Bayou Segnette State Park, Louisiana

We stopped to play in the sand on our way out of Mississippi.

Mom thinks my paw prints are small for carrying around a dog of my size. I think they are the perfect size for running with lightning speed, jumping huge spaces, and climbing with balance on those precarious obstacles Mom wants pictures of.

On the beach with my perfect stride.

Saltwater is weird. I don’t trust it, so I only wade, never swim in it. I don’t drink it either cuz, Yuck.

Lake Shore Baptist Church. This massive church is nestled on the outskirts of a tiny town. Cool looking building, but Mom thought the size made it seem out of place.

We are crossing over Lake Pontchartrain Bridge which is 4.8 miles long! The water went on forever! Mom and I both were amazed such a long bridge could be built.

After a couple-hour drive, Mom was excited to be back in Louisiana but initially distressed over our campsite. (Do you see a pattern?)

Again, the front of The Ivy saw closely knitted campers.

The back view was wild and green.

Wild and green plus an armadillo! Her name is Amy. I wanted to get up close and personal in Amy’s space, but of course, Mom said, “NO!”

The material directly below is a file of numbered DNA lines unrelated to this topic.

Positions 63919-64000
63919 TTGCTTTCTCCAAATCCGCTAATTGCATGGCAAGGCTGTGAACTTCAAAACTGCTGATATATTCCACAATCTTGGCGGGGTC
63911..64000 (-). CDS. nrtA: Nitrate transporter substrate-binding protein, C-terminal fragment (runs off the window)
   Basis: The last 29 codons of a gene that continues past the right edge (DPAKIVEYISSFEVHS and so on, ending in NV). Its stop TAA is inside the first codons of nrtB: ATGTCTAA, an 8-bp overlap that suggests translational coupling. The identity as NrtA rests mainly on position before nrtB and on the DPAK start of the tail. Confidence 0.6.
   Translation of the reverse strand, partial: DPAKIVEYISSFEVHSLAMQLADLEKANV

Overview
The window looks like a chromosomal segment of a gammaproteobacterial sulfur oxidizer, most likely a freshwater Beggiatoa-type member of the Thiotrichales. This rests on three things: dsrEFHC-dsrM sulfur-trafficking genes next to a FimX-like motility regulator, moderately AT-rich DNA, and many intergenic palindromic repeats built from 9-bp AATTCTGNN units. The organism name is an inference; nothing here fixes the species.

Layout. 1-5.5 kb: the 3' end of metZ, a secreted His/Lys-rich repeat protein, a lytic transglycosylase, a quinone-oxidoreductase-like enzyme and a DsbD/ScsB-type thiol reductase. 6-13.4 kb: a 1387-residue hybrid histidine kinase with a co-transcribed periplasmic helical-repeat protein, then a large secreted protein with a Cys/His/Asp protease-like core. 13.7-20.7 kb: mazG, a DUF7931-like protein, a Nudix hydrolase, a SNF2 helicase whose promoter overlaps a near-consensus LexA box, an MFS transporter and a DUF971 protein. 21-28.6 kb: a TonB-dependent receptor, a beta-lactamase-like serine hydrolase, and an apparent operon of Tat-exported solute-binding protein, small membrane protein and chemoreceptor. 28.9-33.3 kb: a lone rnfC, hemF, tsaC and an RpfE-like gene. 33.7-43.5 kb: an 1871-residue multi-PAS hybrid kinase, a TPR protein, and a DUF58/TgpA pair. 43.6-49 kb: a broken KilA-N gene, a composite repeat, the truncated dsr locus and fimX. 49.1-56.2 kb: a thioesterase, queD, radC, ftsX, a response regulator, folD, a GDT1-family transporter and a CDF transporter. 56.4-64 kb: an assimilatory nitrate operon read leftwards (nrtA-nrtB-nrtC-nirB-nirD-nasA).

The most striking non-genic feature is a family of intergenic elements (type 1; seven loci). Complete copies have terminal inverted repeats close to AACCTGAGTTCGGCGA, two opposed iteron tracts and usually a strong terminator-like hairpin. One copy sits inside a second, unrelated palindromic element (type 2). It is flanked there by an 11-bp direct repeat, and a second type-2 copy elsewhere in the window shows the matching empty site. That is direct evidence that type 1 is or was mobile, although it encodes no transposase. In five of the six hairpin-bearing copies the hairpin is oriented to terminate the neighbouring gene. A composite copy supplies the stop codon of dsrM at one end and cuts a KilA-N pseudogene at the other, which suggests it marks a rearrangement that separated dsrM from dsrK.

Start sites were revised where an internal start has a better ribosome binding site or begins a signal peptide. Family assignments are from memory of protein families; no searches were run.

Never fear; there was more action near…

A Bee came out to play. Bee fun causes me to jump and dance in the air.

My rippling shoulder muscles impressed all who stopped to watch the action.

(Those who couldn’t see the bee thought I was possessed.)

Mom got a picture of the bee. Yay, Mom!

My birthday is coming up. I told Mom I wanted a subscription to Bee’s R Us. A jar of bees will be sent to me every month. She could let one bee out every day and watch with delight as I danced and pranced in the air.

Mom burst my balloon with negativity like, “Bee’s R Us doesn’t exist, and you will break a leg if you keep leaping after bees.” I fear my fourth birthday isn’t going to be anything worth remembering, much less blogging about.

On a more positive note, a hop, skip, and short walk away from our site was a closed, unused road. It was perfect for me to run, sniff out an armadillo and scare up a bird or two. Mom was pleased and said, “If we ever want to do something in New Orleans, we’ll stay in this campground on this site.”

Mom nor I or the camp host, for that matter, could understand why people choose to walk their dogs around the circle of campers instead of down this deserted road. At the campground, all four leggeds need to be leashed. Down the deserted road, the dogs could run free.

I’m starting to think that I get more off-leash running than most hounds. That’s probably why my coat is a lustrous golden brown, I’m the perfect weight, and my muscle mass is impressive.

I need all the run time I can get after spending miles and miles of my life cramped in an SUV.

Our next stop is Palmetto Island State Park in Abbeville, Louisiana.

Luv, Otis

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